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“The notes of the true Kirk are three: Word, sacraments and discipline: first, the true preaching of the Word of God in which God has revealed himself unto us; second, the right administration of the sacraments of Christ Jesus, which are annexed to the Word and promise of God to seal and confirm them in our hearts; last ecclesiastical discipline uprightly administered, as God’s Word prescribes, whereby vice is repressed and virtue nourished. In the observation of these notes the true face of Jesus Christ appears. We cannot make the face of Jesus Christ appear. Nevertheless, Jesus Christ himself, made known through Word and sacraments, is the true ordinance governing the life, form, and activity of the Church. We believe in Christ in the midst of those who meet in his name and by faith hear the voice of his Spirit speaking in and through the Scriptures and obey him. We see him in the Sacraments, and walk in holiness according to the leading of the Spirit of Jesus Christ. There the true Church manifests itself in the power of the presence of Christ the sole Head and Lord of the Church – there it steps forth before us, and distinguishes itself from any Church that usurps his authority.”

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The Church frequently gets its axiology – its theory of value – dead wrong.  To value is fundamentally human.  It is instinctive and inescapable, a testament to the fact that man is the offspring of God.  But when the Church fails to discern between the values of  “the present evil world” and her Lord, it has just plain sold the farm.  A Church that doesn’t defend its axiological borders (God’s rather) has in effect seceded to the enemy.  And so she comes under Christ’s condemnation, “Ye are they which justify yourselves before men; but God knoweth your hearts: for that which is highly esteemed among men is abomination in the sight of God” (Luke 16:15).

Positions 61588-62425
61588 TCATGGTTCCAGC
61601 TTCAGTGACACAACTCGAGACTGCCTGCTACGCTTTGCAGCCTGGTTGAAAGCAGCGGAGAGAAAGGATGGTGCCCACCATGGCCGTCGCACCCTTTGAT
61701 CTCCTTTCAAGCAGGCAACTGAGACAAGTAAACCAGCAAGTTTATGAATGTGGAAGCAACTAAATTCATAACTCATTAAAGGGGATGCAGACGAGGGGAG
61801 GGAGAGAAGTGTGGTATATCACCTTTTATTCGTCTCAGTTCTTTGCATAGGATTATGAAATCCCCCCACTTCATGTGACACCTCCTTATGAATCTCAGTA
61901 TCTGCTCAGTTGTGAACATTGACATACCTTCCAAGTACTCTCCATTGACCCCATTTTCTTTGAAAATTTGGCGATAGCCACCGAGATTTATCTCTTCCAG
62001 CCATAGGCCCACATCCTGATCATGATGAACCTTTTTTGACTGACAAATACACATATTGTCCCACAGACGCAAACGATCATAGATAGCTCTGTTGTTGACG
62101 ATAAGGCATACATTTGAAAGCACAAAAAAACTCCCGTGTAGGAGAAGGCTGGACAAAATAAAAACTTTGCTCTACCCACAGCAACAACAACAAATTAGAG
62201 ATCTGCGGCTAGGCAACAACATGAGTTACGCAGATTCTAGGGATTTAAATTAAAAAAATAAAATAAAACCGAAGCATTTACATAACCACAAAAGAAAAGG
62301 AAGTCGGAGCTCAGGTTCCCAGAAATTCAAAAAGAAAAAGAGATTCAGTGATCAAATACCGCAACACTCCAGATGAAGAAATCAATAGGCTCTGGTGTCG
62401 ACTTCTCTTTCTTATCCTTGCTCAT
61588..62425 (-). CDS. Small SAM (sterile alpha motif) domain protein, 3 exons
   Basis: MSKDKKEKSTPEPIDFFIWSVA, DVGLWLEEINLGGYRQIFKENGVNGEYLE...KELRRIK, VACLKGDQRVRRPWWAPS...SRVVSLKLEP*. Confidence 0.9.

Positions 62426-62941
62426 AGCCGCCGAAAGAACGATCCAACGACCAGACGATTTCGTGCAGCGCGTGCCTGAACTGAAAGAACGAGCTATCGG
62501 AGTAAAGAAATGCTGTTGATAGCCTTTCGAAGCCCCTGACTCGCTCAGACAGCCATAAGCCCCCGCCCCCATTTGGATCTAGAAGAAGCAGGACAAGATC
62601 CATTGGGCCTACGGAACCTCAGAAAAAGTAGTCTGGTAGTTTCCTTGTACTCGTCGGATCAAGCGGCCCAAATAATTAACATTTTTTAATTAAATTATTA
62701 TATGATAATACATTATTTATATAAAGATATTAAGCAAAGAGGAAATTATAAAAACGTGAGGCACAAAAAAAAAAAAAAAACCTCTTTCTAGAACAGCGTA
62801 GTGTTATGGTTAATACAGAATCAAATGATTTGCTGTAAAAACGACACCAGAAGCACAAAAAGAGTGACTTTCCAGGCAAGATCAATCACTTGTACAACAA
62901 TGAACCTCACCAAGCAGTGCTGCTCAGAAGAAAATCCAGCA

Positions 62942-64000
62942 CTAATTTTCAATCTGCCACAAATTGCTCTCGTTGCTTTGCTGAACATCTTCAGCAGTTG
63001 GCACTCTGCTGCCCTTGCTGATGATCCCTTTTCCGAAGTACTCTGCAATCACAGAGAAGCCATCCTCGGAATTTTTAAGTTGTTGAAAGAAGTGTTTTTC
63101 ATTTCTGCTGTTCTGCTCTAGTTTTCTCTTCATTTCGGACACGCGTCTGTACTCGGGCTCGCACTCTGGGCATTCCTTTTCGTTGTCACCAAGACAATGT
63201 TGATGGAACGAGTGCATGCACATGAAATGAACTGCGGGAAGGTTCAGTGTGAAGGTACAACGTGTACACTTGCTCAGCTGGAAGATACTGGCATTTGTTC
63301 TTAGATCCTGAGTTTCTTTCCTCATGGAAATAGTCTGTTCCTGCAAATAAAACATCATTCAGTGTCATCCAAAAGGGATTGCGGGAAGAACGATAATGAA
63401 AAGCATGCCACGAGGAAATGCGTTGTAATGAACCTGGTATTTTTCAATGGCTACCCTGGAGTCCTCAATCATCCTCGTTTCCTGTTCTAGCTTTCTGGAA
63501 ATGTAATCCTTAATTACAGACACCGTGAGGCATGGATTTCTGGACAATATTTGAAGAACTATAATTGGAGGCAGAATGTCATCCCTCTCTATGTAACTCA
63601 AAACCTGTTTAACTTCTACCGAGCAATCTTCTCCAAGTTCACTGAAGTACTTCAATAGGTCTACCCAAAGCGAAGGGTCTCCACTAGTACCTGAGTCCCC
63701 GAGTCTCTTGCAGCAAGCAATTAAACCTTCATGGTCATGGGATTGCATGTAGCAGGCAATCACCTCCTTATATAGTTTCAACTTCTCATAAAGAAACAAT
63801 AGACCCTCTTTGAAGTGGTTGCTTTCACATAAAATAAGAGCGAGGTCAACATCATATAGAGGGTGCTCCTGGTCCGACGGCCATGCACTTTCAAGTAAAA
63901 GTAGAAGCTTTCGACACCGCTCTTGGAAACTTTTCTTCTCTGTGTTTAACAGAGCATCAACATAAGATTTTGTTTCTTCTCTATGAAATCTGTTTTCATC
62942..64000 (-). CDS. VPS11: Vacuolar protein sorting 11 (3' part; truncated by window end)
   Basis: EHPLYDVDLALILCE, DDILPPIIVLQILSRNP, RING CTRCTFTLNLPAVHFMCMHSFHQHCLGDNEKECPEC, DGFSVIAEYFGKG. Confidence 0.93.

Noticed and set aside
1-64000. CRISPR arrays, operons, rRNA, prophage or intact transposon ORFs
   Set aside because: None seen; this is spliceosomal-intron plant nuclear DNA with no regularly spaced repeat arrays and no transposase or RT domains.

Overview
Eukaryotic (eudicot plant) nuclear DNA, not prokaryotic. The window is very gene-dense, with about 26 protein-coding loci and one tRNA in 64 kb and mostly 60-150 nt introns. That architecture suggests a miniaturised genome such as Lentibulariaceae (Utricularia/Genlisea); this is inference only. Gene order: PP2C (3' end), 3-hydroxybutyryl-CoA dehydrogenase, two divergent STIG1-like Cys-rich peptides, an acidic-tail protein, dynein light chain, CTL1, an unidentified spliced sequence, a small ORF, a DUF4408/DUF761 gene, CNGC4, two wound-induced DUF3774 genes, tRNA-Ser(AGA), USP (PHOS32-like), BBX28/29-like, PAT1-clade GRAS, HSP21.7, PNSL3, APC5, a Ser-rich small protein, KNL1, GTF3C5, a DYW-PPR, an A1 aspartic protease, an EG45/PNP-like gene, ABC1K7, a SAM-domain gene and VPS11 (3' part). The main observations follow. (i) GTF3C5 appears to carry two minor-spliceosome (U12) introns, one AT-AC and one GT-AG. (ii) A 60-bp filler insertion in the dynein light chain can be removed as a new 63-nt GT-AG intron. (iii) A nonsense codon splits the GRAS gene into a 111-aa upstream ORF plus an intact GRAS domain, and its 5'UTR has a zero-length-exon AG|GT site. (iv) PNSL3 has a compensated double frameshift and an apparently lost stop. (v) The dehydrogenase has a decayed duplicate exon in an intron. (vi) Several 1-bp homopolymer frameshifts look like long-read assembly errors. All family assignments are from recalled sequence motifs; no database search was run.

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The architects of the Reformed Churches in the 16th century were trans-generational thinkers. As those who rediscovered Covenant Theology, this should be expected. In reading the First Book of Discipline (1560), one will encounter explicit and repeated concern for future generations as justification for church policy decisions. For “the profite of the posterity to come.” Like good fathers, they wanted what was best for their bairns, and their bairns’ bairns as well!

Does this paternal, trans-generational concern shape the way we ‘do church’?  Is what we do in doctrine, worship, and government really in the best interests of the rising generations, or is it more candy to placate the over-indulged? Are we correcting and cultivating, or just coddling?